A SANDHURST school secretary has fallen foul of Ken Livingstone's congestion charge - yet she's never driven in London.

Mrs Gill Milstead was working at Crowthorne primary school on the day she was alleged to have been driving along the Old Kent Road.

According to Transport For London officers, her Renault Megane - X773FDP - was caught on camera at lunchtime on Tuesday last week.

They sent her an £80 "fine" notice for failing to pay the £5 daily fee to drive through the city.

"I was speechless when I opened the envelope and found the penalty notice inside," said Mrs Milstead at her home in Moray Avenue, College Town.

"I've never ever driven in London…I only know where the Old Kent Road is on the Monopoly board."

Explaining that she had never "done anything wrong" in her life, she said she felt humiliated and upset at being accused of trying to dodge the congestion charge.

And as much as she would like to drive to London, she is prevented from doing so by a chronic back problem. "It just adds to the insult," said Mrs Milstead.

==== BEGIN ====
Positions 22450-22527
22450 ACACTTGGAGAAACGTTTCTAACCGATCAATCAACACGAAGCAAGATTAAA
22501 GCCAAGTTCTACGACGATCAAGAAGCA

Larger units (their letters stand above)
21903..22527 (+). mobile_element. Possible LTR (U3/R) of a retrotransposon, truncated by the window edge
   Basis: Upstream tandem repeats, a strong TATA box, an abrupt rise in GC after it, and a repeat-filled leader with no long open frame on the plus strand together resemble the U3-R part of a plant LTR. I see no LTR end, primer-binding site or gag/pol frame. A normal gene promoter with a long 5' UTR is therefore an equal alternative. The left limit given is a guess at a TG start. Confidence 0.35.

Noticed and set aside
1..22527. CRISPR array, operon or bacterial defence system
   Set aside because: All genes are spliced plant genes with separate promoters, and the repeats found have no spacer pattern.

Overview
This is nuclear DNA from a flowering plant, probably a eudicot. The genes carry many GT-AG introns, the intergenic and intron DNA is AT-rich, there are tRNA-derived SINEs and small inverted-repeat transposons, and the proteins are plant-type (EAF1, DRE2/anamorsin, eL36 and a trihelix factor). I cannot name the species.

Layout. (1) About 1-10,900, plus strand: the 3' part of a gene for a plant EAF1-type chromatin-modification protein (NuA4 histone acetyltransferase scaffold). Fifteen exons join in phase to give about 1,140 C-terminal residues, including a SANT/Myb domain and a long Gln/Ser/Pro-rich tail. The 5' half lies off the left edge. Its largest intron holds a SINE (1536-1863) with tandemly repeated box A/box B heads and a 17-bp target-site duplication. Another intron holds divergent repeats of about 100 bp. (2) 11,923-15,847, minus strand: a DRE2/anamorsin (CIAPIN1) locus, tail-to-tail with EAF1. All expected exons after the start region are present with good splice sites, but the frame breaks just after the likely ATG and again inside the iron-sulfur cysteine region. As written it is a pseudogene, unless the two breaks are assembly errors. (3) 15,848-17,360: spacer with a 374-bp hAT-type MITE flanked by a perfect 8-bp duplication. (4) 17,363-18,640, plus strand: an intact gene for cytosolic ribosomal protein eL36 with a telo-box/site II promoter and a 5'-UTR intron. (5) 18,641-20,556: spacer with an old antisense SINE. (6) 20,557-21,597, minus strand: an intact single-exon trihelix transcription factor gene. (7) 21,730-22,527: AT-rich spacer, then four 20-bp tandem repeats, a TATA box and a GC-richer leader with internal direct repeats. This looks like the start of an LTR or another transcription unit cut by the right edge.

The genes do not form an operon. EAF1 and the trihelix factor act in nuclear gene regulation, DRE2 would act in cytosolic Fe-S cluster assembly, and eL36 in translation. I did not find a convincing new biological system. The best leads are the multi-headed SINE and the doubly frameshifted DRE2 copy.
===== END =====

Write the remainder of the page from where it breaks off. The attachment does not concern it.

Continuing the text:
She has appealed to Transport For London to scrap the fine, and has enclosed a letter from the head teacher of her school confirming that she was at work during the time in question.

"I'm glad this didn't happen during the school holidays, because I would then have had a job proving where I was," she said.

Her husband, Tony, who runs an advertising design company, is equally angry and described Ken Livingstone's scheme as a farce.

He fears his wife received the penalty notice because a motorist has doctored their number plate to avoid the congestion charge.

"If they are driving round with a number plate which appears to be the same as my wife's, then these notices will keep dropping through our letterbox," he said.

A Transport for London spokeswoman said: "We have already had one or two similar cases which are going through the appeal process.

"If this lady provides evidence that she wasn't in London, then there should be no problem in rescinding the notice."

Later she said Mrs Milstead's complaint was being discussed with Capita, the firm that administrates the processing of the scheme. It was expected to be sorted out quickly.